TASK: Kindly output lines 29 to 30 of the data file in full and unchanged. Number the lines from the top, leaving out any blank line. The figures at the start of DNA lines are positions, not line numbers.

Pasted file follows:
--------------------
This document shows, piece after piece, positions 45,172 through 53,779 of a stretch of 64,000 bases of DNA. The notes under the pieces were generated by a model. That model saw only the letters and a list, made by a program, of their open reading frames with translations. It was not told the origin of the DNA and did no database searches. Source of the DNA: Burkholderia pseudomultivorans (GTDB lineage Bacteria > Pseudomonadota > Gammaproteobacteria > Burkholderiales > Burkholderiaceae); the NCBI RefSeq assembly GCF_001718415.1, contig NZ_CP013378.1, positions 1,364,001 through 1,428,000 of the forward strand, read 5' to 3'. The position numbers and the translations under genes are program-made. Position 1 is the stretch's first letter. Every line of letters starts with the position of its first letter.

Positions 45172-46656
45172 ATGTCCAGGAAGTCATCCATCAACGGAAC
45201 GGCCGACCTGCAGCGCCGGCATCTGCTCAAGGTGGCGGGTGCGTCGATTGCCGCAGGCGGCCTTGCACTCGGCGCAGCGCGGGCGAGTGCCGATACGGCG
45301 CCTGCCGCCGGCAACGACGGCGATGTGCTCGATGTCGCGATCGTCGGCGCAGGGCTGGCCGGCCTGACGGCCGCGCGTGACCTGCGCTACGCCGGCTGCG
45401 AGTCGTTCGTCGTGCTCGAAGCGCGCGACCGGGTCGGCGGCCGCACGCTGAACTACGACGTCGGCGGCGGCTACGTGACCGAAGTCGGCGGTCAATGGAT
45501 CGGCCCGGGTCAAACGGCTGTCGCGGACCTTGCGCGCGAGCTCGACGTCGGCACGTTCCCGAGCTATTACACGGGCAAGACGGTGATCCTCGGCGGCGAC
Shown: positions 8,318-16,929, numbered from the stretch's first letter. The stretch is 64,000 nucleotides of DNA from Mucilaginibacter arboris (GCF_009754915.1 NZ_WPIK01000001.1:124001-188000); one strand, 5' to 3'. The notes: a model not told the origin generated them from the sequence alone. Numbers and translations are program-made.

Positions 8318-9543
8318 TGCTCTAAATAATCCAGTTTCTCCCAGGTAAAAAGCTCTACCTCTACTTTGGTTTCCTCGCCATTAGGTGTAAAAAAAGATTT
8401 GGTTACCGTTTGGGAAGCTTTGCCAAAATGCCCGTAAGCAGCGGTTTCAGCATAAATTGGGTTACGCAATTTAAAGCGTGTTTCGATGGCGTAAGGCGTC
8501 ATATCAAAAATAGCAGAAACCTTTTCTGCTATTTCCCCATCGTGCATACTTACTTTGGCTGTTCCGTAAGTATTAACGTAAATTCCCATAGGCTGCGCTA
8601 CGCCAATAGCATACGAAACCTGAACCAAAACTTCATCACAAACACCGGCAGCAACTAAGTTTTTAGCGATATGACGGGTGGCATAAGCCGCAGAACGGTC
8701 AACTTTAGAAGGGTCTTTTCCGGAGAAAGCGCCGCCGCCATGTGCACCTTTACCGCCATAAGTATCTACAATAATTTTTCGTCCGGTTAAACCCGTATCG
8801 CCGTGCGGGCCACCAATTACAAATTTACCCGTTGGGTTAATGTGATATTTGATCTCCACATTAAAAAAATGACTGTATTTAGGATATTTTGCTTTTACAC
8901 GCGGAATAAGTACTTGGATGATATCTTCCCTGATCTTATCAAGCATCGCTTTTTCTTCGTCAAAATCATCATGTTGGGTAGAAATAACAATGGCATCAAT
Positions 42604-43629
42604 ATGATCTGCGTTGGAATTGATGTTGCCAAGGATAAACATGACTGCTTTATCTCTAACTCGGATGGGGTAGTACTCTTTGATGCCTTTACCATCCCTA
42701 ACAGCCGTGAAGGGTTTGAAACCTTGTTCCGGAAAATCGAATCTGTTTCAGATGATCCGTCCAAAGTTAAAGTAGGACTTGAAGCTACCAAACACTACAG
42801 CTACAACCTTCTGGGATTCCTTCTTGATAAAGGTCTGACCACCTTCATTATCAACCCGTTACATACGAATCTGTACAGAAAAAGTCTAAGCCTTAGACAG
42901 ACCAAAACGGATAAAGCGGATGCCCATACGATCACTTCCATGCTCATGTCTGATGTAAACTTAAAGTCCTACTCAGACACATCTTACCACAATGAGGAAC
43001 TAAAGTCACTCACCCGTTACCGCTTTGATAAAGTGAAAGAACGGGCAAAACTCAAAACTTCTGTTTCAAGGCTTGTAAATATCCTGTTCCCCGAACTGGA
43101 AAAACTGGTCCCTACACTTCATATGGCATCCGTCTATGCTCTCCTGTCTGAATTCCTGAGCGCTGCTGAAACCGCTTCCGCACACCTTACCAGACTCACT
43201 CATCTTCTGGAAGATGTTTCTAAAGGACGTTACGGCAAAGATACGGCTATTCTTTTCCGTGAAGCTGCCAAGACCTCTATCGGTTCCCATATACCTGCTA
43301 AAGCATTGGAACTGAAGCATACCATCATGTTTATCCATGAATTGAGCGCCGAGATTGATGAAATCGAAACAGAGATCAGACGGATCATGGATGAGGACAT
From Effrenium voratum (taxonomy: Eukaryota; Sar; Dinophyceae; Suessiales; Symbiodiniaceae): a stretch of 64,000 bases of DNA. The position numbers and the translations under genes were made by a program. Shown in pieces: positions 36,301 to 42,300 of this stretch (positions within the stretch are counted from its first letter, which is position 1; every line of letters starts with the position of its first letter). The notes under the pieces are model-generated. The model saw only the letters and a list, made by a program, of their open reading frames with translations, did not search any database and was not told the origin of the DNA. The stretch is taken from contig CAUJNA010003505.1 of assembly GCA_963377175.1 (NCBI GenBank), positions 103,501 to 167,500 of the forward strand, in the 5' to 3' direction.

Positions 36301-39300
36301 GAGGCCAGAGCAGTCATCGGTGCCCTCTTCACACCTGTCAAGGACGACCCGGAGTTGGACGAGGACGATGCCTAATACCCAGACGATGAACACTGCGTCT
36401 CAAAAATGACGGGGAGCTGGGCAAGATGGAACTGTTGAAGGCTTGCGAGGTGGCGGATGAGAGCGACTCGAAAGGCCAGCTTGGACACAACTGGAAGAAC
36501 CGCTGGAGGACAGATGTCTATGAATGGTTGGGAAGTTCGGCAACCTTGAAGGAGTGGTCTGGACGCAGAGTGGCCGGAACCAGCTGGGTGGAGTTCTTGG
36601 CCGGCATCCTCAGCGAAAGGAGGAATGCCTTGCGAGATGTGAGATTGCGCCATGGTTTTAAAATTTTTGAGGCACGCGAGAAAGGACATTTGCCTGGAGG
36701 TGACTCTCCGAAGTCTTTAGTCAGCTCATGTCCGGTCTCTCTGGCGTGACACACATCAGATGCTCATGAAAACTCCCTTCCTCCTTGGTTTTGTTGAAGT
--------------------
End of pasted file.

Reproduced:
36401 CAAAAATGACGGGGAGCTGGGCAAGATGGAACTGTTGAAGGCTTGCGAGGTGGCGGATGAGAGCGACTCGAAAGGCCAGCTTGGACACAACTGGAAGAAC
36501 CGCTGGAGGACAGATGTCTATGAATGGTTGGGAAGTTCGGCAACCTTGAAGGAGTGGTCTGGACGCAGAGTGGCCGGAACCAGCTGGGTGGAGTTCTTGG